Raspberry Pi HQ Camera Lens Guide – Know about Focal Length, Aperture, and Focus
HQ cam is not the new V3 – it’s not a full camera module
If I were asked about a new Pi camera releasing in 2019, I would be thinking about a Raspberry Pi Camera Module V3, which could have been arriving after the release of V1 in 2013 and V2 in 2016.
When the new camera finally arrived in April 2020, it surprised us with the name of High Quality Camera. Raspberry Pi claims that it’s not an iteration of the V2 camera, but more like another product line. To some degree, the HQ camera is quite different from the V2, because it’s not complete – the official camera module does not include the lens, and you have to pick one from the third-party manufactures before you can actually use this module.
Interchangeable lenses are not fresh to camera hobbyists but could be new to the mainstream Pi community. Arducam has been pushing interchangeable lenses to Pi cameras since the release of V1, so we think we should write a blog showing the customers what they might need to know for choosing a lens for their camera since every HQ camera buyer now has to make the decision.
The official solution to the lens by recommending a 6mm and a 16mm
Although the Raspberry Pi does not make camera lenses, they’ve teamed up with third-party manufacture to recommend two lenses for the High Quality camera, respectively a 6mm CS-Mount lens and a 16mm C-Mount lens, priced at $25 and $50.
There is nothing wrong with endorsing lens manufacturers, but the question is it’s hard to cover all the user need with just two lenses, and the majority of Pi users have little idea about what kind of pictures those two can produce.
Therefore, to get you ready for selecting and using the camera lens that suits you most, we will be talking about 3 crucial factors – focal length, focus, and aperture.
Focal length – The shorter, the wider
Focal length manifests a camera lens’ ability to converge the light, or in a simpler way, how hard it bends the light. If it’s better at converging the light, the beams from different angles will meet each other faster, leading to a shorter focal length. Besides, the stronger ability enables it to squeeze more content into the image frame, so you will get a wider angle. On the contrary, a longer focal length will result in a narrower view and a close-up of details.
If you somehow find that explanations above inscrutable, here are some photos taken by Arducam engineers with our own lenses of different focal lengths to illustrate how it affects the image. You can see how it zooms in as the focal length increases.
To help our customers quickly sort out the best suitable lenses, we’ve also made a calculator regarding the focal length. For the high-quality camera, the image sensor format is 1/2.3”. Assume you are shooting a landscape A4 paper from 1 meter or 3.28 feet away with this camera, you will be getting a focal length of around 21mm, so a 20mm lens would be a good candidate for this application.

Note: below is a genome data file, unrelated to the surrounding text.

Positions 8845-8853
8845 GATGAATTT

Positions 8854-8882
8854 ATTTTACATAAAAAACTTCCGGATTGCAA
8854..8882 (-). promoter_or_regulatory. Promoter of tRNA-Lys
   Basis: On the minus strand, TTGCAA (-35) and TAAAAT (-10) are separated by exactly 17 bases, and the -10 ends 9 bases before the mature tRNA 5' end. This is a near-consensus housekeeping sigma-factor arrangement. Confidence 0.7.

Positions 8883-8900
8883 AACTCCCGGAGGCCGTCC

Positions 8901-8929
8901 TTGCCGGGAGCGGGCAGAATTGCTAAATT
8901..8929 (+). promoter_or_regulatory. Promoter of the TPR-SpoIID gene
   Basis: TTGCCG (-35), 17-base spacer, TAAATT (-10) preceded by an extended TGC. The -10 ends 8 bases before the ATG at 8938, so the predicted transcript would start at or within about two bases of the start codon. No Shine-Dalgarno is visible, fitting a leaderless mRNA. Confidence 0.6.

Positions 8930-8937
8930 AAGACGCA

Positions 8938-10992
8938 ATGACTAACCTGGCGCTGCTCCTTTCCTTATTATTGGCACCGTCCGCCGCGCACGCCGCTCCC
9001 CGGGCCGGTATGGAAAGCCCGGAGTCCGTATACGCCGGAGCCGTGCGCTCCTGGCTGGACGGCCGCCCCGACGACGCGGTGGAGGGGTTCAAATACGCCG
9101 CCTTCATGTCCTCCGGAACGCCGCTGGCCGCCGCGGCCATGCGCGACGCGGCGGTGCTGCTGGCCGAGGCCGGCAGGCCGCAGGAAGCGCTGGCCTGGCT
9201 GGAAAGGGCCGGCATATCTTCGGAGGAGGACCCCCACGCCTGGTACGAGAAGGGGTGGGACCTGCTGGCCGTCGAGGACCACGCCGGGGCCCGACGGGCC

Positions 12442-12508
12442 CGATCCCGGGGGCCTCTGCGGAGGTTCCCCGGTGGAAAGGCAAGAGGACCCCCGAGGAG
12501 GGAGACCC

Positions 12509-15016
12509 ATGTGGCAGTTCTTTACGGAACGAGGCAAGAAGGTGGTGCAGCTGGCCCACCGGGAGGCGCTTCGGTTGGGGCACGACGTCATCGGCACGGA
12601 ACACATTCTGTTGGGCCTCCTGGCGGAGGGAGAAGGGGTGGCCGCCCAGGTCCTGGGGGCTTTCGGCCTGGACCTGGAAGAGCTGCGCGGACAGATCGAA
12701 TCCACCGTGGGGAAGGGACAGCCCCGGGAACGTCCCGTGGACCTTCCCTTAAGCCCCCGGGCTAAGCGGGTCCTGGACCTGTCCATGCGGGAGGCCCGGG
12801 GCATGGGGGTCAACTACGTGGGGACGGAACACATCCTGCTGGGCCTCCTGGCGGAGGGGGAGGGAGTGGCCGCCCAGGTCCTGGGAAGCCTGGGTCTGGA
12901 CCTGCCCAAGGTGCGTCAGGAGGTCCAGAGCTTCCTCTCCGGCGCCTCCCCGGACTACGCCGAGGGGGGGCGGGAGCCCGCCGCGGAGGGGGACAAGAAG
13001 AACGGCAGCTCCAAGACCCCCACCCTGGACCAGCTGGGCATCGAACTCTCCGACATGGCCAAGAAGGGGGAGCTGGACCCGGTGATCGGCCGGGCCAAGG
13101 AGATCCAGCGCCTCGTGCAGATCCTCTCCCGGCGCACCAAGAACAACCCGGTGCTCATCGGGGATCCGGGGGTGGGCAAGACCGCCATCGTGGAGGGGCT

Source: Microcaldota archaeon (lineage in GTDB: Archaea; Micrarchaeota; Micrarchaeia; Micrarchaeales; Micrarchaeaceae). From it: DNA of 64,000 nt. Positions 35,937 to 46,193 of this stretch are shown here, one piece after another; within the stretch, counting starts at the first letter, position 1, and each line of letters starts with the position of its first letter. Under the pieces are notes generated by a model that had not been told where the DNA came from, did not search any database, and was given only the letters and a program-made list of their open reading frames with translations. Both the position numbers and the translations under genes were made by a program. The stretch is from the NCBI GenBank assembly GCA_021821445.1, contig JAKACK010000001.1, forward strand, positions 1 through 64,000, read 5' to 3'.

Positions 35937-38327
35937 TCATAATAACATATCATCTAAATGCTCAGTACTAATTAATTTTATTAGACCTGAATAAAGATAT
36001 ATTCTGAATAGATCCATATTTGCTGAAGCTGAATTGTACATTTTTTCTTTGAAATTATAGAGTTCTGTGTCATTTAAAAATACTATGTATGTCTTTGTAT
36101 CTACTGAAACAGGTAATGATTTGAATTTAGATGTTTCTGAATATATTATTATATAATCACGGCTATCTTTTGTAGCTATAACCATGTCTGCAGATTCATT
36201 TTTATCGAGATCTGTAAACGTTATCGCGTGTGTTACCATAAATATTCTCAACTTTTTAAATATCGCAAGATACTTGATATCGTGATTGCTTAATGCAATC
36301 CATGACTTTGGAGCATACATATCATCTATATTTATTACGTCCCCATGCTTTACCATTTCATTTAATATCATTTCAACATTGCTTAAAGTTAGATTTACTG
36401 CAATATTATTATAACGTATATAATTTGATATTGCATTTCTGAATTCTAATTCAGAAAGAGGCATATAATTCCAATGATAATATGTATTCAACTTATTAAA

If you want a single lens to cover different focal lengths, check out the zoom lens. The zoom lens comes with an adjustable focal length, and that means you can zoom in or out on the area you are concerned with.
How to Keep your image in focus
There is an adjustment handle on the lens that you can use to focus the lens at the target, which normally marked as NEAR and FAR which means focusing at close-up target or infinite target.
Sometimes you might still not be able to focus the target very well because the back focal length doesn’t match. So, in this case, you can adjust the back-focus adjustment ring to fix this problem. After that, you can use the focus adjustment handle on the lens to do focusing.
To some extent, the C-CS adapter ring is also an add-on to the back-focus adjustment, because the C-Mount lenses have longer back focal lengths than CS-Mount lenses, which is even beyond what the back-focus adjustment ring is capable of. The adapter raises the lens up so the back focal length does not become a handicap for the C-Mount lenses.
The Aperture works like eye’s pupils to limit the light
The Aperture on the lens is like the pupil of human eyes, and it limits the amount of light entering into the sensor. While human pupil is automatically adjusted, it is manual on these C / CS-mount lenses. On the 6mm CS-mount lens, the aperture ring is in the middle with an “open” and “close” mark on it. For the 16mm C mount lens, it’s the inner ring that’s closest to the camera.
So how does the aperture ring affect the light level? When you turn the aperture ring, you can see the aperture physically opens or closes, and the size of that small opening whole directly lead to differently illuminated pictures.
The size of the aperture not only affects the light admitted by the camera, but also affects the depth of field, or the distance between the nearest and the farthest objects that are in acceptably sharp focus in an image. To increase the aperture will produce a shallower depth, and to decrease the aperture will keep more object in focus.
Arducam Lens options for the High Quality Camera
As I’ve mentioned above, Arducam has quite some experiences with interchangeable lenses, especially the M12, CS-Mount and C-Mount lenses. We can offer M12 to CS-mount adapters that allows you to use smaller and more cost-effective M12 lenses on the High quality camera, and also C/CS mount lenses with different focal lengths than the RPi-recommended 6mm and 16mm. You can check out the new lenses here.
If you have any questions, feel free to leave a comment below or ask Arducam sales representatives.